10 ways to boost your mood
23rd January, 20150 Comments
Written by: Selina Eldridge BA (Hons), Dip BCNH, MBANT, CNHC
Many of us suffer with low mood commonly known as the ‘winter blues’ this time of the year. Shorter days, cold weather and the financial hangover from Christmas can affect us all in some way. Beat the post Christmas blues by following these simple tips:
1. Eat tryptophan rich foods
Tryptophan is an amino-acid found in a wide variety of protein-rich foods. The body converts tryptophan into the neurotransmitter serotonin which is responsible for maintaining mood balance and emotion, sleep and appetite. Good sources are chicken, bananas, tofu, walnuts, turkey, sunflower seeds, milk, eggs, cheese.
2. Don't cut out the carbs
Low carb diets have grown in popularity in recent years, but cutting them out of your diet altogether can have detrimental affects on your mood and energy levels. This is because tryptophan requires the presence of insulin to escort it into the brain where it is converted into serotonin.
Replace refined carbohydrates such as white rice and pasta with quality carbohydrates like whole grains, fruits, vegetables, and legumes. They will help keep your blood sugar stable throughout the day so you won’t experience feelings of fatigue, anxiety and irritability during those low blood sugar moments.
3. Eat more oily fish
Omega-3 fatty acids are important for proper nerve and brain function and have been shown to help protect against depression. Good sources of omega-3 are oily fish (such as salmon, mackerel and sardines), omega-3 eggs, walnuts, flaxseeds and sunflower seeds. Omega 3 fats can only be obtained from the diet so aim to eat fish at least twice a week and a small handful of seeds and nuts on most days.
4. Start the day with a balanced breakfast and eat regular meals throughout the day
According to researchers eating breakfast regularly results in improved mood, memory, concentration and increased energy throughout the day. Make sure you eat a balanced breakfast that contains protein, good fats, and whole-grain carbohydrates.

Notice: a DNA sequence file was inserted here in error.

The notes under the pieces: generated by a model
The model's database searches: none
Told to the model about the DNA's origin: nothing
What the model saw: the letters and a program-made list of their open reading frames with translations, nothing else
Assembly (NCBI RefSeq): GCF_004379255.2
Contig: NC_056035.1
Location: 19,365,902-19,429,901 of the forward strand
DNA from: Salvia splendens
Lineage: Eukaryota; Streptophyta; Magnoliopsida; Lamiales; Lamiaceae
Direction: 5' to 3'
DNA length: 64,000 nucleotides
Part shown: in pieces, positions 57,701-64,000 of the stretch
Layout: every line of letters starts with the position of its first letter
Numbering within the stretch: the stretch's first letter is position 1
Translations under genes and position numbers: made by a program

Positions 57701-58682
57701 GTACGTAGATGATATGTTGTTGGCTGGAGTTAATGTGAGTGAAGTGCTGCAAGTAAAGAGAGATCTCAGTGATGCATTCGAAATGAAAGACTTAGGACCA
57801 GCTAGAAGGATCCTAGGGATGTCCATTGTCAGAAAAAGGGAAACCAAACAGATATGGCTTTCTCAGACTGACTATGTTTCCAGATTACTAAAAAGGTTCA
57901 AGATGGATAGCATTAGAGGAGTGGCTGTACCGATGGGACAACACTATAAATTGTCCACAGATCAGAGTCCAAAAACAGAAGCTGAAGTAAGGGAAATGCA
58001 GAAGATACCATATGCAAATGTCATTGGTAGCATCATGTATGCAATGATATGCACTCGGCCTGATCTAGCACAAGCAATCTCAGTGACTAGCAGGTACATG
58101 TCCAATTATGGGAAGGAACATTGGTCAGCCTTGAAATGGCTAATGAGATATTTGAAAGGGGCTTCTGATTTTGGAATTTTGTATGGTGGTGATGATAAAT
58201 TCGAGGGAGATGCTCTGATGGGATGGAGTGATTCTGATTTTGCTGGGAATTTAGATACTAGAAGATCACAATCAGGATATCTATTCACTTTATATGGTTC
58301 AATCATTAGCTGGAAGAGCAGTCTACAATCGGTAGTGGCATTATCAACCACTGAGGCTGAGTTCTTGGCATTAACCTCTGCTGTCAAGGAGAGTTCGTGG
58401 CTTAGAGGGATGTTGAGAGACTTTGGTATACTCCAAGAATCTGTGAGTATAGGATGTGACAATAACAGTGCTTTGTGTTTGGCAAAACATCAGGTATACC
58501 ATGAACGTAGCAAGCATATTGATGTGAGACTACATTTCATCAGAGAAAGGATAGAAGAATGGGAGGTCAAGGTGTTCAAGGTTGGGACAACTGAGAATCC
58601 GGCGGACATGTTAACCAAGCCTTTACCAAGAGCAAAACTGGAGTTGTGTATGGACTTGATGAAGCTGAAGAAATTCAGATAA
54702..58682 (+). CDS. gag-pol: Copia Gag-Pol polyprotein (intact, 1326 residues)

Eat at regular intervals throughout the day and snack on low glycemic carbohydrates and protein such as fresh fruit with a handful of nuts, oatcakes with peanut butter or celery and houmous. Eating regularly helps keep blood sugar levels steady and prevents mood swings and sugar cravings.
5. Get enough Vitamin D
Vitamin D increases levels of serotonin in the brain. Researchers from the University of Toronto reported that people who were suffering from depression, especially those with seasonal affective disorder (SAD), improved as vitamin D levels in the body increased.
6. Increase your zinc intake
Low levels of zinc have been found in people suffering from depression. Researchers reported that the lower the zinc the more severe the depression. Zinc rich foods include meat, poultry, oysters and pumpkin seeds.
7. Get your five a day
Eat a wide variety of fruits and vegetables - they are packed with essential vitamins and minerals required for mood health. Leafy greens such as broccoli are an excellent source of folic acid, a lack of which has been linked to a depressed mood. Sweet potatoes are full of B vitamins including folic acid and B6 which can help to alleviate symptoms of depression. Bananas and avocados contain tryptophan and vitamin B6 which helps convert tryptophan into serotonin.
8. Treat yourself to a little dark chocolate
It’s no fun to cut out all the things you enjoy right?! The good news is chocolate isn't only a decadent treat it can lift your mood too. A couple of small squares of dark chocolate can cause the brain to release endorphins and boost serotonin levels. The results of a recent study showed that chocolate eaters produced less stress hormones and felt less anxious after 14 days of eating dark chocolate. Finish your meal off with a small square but remember to choose dark chocolate that is at least 70% cocoa.
9. Cut back on caffeine and drink plenty of water
Some people are sensitive to the effects of caffeine therefore consuming large amounts may exacerbate depression and anxiety. Try limiting or eliminating caffeine for a month to see if your mood improves.
Dehydration can cause headaches, mood changes, lethargy, poor concentration and slower responses. Try to drink about 1.2 litres (sic to eight glasses) a day.
10. Keep active
Researchers have found that 30 minutes of vigorous exercise three times a week can improve mood and protect against depression. This is because exercise is believed to boost serotonin levels in the brain. Consult your doctor before embarking on any vigorous exercise regime if you do not exercise regularly.
About the author
Experienced nutritional therapist specialising in weight management, digestion, stress related illness and fatigue. My expertise lies in my ability to apply nutrition to the promotion of health.
Nutritionist Resource is not responsible for the articles published by members. The views expressed are those of the member who wrote the article.
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